Sparkling In Prison | Nonprofit Fraud Blog

Reposted from the This Week in Nonprofit Fraud Blog – March 31, 2014

Lord and Lady on the Run


Photo courtesy of The Daily Mail

March 29, 2014: Minnesota authorities continue to search for “Lord and Lady” Chisholm, accused of fraudulently claiming welfare and medical assistance benefits from the states of Minnesota and Florida. Investigators found that the couple had failed to disclose all their assets on applications, including (1) an 83-foot yacht worth $1.2 million, (2) a 5,800 square foot lakeside home, (3) ownership of a championship Cavalier King Spaniel breeding kennel, and (4) over $3 million in bank deposits. The Chisholm’s received more than $167,000 from the two states in welfare, food stamps, and prenatal medical assistance during Lady Chisholm’s 2007 pregnancy. The couple purported to be Scottish aristocrats, descended from Clan Chisholm in the Scottish Highlands village of Struy, a claim that has not been investigated. According to a law enforcement official, “Mr…sorry. Lord and Lady Chisholm the third are fraudsters of the first degree.”

See more on this case at ABC News

Lesson Learned

  • Never underestimate greed!
  • Even though the Chisholm’s had plenty of money to support their lavish lifestyle, it apparently still wasn’t enough for them.
  • Fraud charges of this nature normally result in probation in Minnesota, but prosecutors have said that they intend to request harsher sentencing because of the outrageousness of the crime.

Raffa Forensic Practice Tips:

  • Remember, anyone can commit fraud, even “aristocrats.”
  • Does your organization perform background checks on current and prospective employees to try to avoid hiring bad actors?

Sparkling In Prison


Photo courtesy of Ian and Wendy Sewell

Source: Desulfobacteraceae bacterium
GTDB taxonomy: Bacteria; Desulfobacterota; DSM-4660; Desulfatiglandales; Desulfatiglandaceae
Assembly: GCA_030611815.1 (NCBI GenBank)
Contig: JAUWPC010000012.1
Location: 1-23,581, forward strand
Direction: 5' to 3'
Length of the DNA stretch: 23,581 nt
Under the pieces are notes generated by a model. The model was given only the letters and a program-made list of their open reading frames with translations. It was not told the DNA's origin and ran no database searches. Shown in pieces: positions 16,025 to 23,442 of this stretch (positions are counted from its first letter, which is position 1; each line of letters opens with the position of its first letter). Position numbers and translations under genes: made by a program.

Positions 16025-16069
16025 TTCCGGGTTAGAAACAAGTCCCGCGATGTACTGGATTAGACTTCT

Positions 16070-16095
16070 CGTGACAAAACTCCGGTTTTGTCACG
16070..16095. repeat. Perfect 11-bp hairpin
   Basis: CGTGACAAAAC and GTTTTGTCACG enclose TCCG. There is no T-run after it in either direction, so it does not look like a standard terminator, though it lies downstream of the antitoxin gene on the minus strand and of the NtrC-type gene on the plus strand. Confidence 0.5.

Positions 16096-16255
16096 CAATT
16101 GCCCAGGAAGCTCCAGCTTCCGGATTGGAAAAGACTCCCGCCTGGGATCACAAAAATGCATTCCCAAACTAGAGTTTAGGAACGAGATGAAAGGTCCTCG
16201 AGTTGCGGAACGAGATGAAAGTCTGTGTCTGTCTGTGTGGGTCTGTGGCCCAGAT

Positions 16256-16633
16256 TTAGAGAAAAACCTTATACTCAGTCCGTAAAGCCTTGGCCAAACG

March 28, 2014: The Office of the Inspector General, Social Security Administration, announced the conviction of Jason Boutros for a $220,000 disability fraud case. Boutros and three family members collected disability checks over years, even as they lived in Lebanon for extensive periods of time, making them ineligible. Employees at a pharmacy where the family picked up prescriptions reported Boutros to a fraud hotline after noticing that he “wore lots of jewelry” and showed them photos of trips to Lebanon. Investigators found a tanning bed and Mercedes roadster in Boutros’s home. Boutros was sentenced to prison and will pay $221,000 in restitution. His sister awaits sentencing on a guilty plea in the same case; his parents have been charged but fled the country.

See more on this case at the Social Security Administration – Office of the Inspector General

Lesson Learned

  • According to the Association of Certified Fraud Examiners, the perpetrator is “living beyond his or her means” in nearly 40% of fraud cases.
  • Paying close attention to detail is critical to uncover fraud. In this case, the Social Security Administration is extremely thankful for the pharmacy employees who found Boutros’s flaunted wealth to be incongruous with the benefits they knew him to be receiving.

Raffa Forensic Practice Tips:

  • An organization’s management should always be keeping an eye out for behavioral red flags that may indicate improper behavior by an employee.
  • Has your organization been trained on how to detect and prevent fraud?


The Raffa Forensic Accounting Services Practice offers a wide variety of fraud prevention and detection services including Fraud Risk Assessments, Background and Workplace Investigations, Fraud and Internal Investigations, Transactional Due Diligence Investigations, Anti-Fraud Consulting and Training, and Computer Forensic Analysis.

For more information on the Raffa Forensic Accounting Services Practice please visit us at and the Nonprofit Fraud Prevention Institute at

You can also contact the following Raffa professionals with any questions or if your organization needs assistance in fraud prevention:

Lawrence J. Hoffman, CPA/CFF, CVA, CFE, Senior Partner:

Leslie C. Kirsch, CFE, Manager:

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